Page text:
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Dielectric function of Cu(In, Ga)Se2-based polycrystalline materials
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10.1063/1.4790174
/content/aip/journal/jap/113/6/10.1063/1.4790174
http://aip.metastore.ingenta.com/content/aip/journal/jap/113/6/10.1063/1.4790174

Figures

Image of FIG. 1.
FIG. 1.

SEM images of the CIGS layers (x = 0.34 and y = 0.88) with a thickness of (a) 50 nm and (b) 360 nm.

Image of FIG. 2.
FIG. 2.

SE analysis procedure in the global error minimization. This analysis is consisting of two steps with (i) mathematical inversion for a thin layer and (ii) ellipsometry fitting for a thicker layer.

Image of FIG. 3.
FIG. 3.

(a) Dielectric function of the CIGS layer (x = 0.38 and y = 0.90) extracted directly from a thin layer (∼25 nm) using the mathematical inversion and (b) (ψ, Δ) spectra obtained from a thick CIGS layer (∼40 nm) deposited with the identical growth conditions. For the experimental data of (b), only one out of every five data points is shown for clarity.

Image of FIG. 4.
FIG. 4.

Cross-sectional TEM image obtained from the CIGS/Si(100) structure. The SE analysis of this sample is shown in Fig. 3(b) .

Image of FIG. 5.
FIG. 5.

(ψ, Δ) spectra obtained from the CIGS(360 nm)/Si(100) sample shown in Fig. 1(b) (open circles) and the result of the fitting analysis (solid lines). The inset shows the optical model, consisting of five surface roughness layers with different fvoid on the CIGS bulk layer, used in the SE analysis. For the experimental data, only one out of every five data points is shown for clarity.

Image of FIG. 6.
FIG. 6.

Dielectric functions of the CIGS layers with different x ranging from x = 0.00 (CIS) to x = 1.00 (CGS) with a constant y ∼ 0.9 (sample A-D in Table I ), determined from the SE analyses using the global error minimization.

Image of FIG. 7.
FIG. 7.

α spectra of the CIGS layers with different x. These spectra were obtained directly from the dielectric functions shown in Fig. 6 .

Image of FIG. 8.
FIG. 8.

(αhν)2 obtained from the CIGS layers, plotted as a function of photon energy. Solid lines show linear fits to the experimental data. The intercept at (αhν)2 = 0 shows the band gap Eg of the CIGS layers.

Image of FIG. 9.
FIG. 9.

Band gap Eg obtained from the analysis of Fig. 8 , plotted as a function of x in the various CIGS layers. The values of Eg reported by Han et al. (Ref. 16 ) are also shown.

Image of FIG. 10.
FIG. 10.

Dielectric functions of the CIGS-based layers having different y in a range of 0.36 ≤ y ≤ 1.34 with a constant x ∼ 0.4 (samples E-H in Table I). The ε2 spectrum for y = 1.34 is sifted vertically by +2 for clarity.

Image of FIG. 11.
FIG. 11.

α spectra of the CIGS-based layers with different y. These spectra were obtained directly from the dielectric functions shown in Fig. 10 .

Image of FIG. 12.
FIG. 12.

Band gap Eg estimated from the energy positions of (αhν)2 = 0 in the (αhν)2-E analysis and α = 103 cm−1, plotted as a function of y in the various CIGS-based layers.

Image of FIG. 13.
FIG. 13.

ε2 spectrum of the CIS obtained experimentally (open circles) and the result of the dielectric function modeling using the Lorentz oscillators (solid lines). For the experimental data, only one out of every two data points is shown for clarity.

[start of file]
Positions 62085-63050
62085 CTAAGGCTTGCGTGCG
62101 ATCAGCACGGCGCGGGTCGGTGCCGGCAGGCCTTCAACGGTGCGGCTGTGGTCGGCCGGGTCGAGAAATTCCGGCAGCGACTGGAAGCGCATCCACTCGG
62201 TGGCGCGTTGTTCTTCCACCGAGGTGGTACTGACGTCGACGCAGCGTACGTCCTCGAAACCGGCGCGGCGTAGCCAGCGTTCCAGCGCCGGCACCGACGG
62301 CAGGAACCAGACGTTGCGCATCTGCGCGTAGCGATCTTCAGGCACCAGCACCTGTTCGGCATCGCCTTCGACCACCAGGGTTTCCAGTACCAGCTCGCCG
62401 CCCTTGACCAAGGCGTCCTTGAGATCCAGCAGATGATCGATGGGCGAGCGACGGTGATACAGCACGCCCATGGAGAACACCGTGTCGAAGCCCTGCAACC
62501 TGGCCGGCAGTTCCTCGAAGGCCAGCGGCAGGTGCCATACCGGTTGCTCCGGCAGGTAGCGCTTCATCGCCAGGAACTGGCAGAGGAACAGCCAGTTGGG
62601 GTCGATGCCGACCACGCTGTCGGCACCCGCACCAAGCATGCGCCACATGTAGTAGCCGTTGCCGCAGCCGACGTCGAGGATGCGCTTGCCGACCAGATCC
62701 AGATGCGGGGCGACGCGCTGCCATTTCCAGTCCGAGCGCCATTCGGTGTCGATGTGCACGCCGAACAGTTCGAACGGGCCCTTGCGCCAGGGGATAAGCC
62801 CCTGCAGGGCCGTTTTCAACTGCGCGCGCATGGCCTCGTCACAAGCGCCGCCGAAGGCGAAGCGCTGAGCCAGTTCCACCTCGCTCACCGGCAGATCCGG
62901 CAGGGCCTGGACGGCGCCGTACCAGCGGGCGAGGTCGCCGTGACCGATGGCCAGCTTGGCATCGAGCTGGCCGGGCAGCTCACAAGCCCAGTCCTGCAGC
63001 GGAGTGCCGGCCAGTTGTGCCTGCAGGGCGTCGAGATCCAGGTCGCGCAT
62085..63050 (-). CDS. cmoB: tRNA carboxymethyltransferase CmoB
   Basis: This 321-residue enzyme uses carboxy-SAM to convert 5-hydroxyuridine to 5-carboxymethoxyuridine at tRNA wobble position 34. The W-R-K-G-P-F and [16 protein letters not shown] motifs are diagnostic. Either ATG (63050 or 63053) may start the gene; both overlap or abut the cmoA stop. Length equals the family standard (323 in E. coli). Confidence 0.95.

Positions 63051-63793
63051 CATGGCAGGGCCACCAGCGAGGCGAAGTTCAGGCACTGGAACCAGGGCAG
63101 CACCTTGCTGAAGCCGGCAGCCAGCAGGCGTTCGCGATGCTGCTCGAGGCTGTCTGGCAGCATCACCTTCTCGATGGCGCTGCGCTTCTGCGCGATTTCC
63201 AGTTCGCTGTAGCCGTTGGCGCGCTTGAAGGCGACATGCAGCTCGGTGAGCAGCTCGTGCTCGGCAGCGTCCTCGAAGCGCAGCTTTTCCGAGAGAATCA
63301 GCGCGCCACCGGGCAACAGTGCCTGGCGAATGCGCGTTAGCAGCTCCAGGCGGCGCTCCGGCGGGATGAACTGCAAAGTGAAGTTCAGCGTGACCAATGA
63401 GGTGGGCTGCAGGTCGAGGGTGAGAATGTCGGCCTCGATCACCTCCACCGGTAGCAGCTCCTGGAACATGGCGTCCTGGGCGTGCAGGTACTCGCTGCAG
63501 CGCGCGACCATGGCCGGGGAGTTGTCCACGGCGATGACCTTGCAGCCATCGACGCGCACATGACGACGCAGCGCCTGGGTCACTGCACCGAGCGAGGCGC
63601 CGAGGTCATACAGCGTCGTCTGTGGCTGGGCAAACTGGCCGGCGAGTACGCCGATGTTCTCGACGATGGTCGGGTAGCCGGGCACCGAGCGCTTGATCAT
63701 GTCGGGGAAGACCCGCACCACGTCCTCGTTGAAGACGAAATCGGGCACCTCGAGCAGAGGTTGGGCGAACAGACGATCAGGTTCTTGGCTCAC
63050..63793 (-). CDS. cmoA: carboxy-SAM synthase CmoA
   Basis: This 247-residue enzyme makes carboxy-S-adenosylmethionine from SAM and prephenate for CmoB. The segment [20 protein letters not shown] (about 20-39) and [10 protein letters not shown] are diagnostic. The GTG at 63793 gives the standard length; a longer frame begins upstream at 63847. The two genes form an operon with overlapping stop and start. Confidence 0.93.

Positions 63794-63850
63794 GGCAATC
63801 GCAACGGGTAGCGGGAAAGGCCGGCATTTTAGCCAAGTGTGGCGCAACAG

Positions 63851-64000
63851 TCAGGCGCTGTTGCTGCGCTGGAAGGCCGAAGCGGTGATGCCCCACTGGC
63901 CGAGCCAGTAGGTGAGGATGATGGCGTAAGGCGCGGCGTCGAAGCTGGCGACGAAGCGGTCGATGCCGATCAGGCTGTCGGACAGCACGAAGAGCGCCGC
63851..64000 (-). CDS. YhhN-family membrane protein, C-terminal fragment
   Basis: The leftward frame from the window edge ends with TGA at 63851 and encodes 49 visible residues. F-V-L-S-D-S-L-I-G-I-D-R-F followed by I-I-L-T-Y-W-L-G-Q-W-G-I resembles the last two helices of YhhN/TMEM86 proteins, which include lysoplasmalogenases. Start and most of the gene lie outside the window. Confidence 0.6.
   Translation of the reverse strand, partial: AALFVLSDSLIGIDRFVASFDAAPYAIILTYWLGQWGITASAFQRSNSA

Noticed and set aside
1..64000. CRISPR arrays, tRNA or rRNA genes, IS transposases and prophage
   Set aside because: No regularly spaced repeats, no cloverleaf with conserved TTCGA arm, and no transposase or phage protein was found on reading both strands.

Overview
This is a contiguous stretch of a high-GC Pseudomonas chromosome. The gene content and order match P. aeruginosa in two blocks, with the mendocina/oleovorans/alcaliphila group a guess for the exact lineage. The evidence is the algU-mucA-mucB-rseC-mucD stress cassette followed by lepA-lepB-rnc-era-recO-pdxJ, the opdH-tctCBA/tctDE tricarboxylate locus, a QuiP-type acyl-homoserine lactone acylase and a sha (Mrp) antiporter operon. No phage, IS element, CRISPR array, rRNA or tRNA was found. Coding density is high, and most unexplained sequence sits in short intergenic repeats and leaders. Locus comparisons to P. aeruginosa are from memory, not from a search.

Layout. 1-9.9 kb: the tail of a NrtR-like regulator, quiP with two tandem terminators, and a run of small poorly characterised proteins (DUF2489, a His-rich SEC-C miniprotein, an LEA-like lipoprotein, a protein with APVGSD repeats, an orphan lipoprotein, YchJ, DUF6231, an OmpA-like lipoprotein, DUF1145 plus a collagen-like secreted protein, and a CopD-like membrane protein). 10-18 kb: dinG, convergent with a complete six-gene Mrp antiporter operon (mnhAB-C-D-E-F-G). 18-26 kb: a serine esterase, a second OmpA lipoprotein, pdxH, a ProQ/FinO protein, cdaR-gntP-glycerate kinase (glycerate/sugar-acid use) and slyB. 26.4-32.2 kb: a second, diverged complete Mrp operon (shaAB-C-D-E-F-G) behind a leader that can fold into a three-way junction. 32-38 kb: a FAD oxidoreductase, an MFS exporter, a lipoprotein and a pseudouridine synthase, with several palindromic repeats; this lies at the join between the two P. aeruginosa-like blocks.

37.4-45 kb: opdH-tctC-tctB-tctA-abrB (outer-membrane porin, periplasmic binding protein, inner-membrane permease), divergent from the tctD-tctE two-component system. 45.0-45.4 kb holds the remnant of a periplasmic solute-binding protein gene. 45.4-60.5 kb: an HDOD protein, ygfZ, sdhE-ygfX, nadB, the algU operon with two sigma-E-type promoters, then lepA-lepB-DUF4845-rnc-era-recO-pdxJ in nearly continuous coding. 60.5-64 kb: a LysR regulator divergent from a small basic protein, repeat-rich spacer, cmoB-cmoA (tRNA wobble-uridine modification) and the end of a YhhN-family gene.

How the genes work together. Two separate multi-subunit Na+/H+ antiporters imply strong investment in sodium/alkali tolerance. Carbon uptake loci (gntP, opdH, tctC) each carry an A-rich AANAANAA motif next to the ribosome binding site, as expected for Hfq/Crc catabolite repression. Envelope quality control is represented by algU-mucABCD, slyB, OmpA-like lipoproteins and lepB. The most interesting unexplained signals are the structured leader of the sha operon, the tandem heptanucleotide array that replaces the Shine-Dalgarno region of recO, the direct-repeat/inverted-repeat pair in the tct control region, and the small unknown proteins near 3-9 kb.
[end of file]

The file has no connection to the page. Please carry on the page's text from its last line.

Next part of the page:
Image of FIG. 14.
FIG. 14.

Second-derivative ε1 and ε2 spectra calculated from the modeled dielectric function shown in Fig. 13 (open circles) and the fitted spectra calculated from the CP analysis assuming the excitonic transitions (solid lines).

Image of FIG. 15.
FIG. 15.

Transition energies obtained from the CP analysis, plotted as a function of x in the CIGS layers.

Image of FIG. 16.
FIG. 16.

Transition energies obtained from the CP analysis, plotted as a function of y in the CIGS-based layers.

Image of FIG. 17.
FIG. 17.

Band structure of CIS. The optical transitions in the chalcopyrite BZ are indicated by arrows. For the energy levels and the transitions, the notations used by Alonso et al. (Ref. 4 ) were adopted.

Image of FIG. 18.
FIG. 18.

Valence band structure of CIGS-based materials. By the interaction between the anion p and cation d states, the bonding and antibonding bands are formed. In this figure, ΔEp-d represents the energy separation between the p-d states.

Image of FIG. 19.
FIG. 19.

α spectra of CIS deduced in this study and reported previously in other studies (Refs. 1, 2, and 6 ).

Image of FIG. 20.
FIG. 20.

α spectra of CIS, CGS, CdTe, and Si. The α spectra for CIS and CGS correspond to those shown in Fig. 7 . In this figure, the α spectra obtained from polycrystalline CdTe (Ref. 107 ) and single crystalline Si (Ref. 66 ) are also shown.

Tables

Generic image for table
Table I.

Chemical compositions of the selected CIGS-based layers estimated from EPMA. In the samples A-D, the Ga composition x = Ga/(In + Ga) was changed with a constant Cu composition y = Cu/(In + Ga) of ∼0.9, whereas y changes with x ∼ 0.4 in the samples E-H.

Generic image for table
Table II.

Optical transition energies in single-crystalline and polycrystalline CIS semiconductors. For the energy levels and transitions in the chalcopyrite BZ, the notations used by Alonso et al. (Ref. 4 ) were adopted. The energy levels and some of the transitions are also depicted in Fig.17. In the case of the CIS single crystal, the optical transitions for the extraordinary ray (E//c) and ordinary ray (E⊥c) are shown.

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/content/aip/journal/jap/113/6/10.1063/1.4790174
2013-02-11
2014-04-21
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752b84549af89a08dbdd7fdb8b9568b5 journal.articlezxybnytfddd
Scitation: Dielectric function of Cu(In, Ga)Se2-based polycrystalline materials
http://aip.metastore.ingenta.com/content/aip/journal/jap/113/6/10.1063/1.4790174
10.1063/1.4790174
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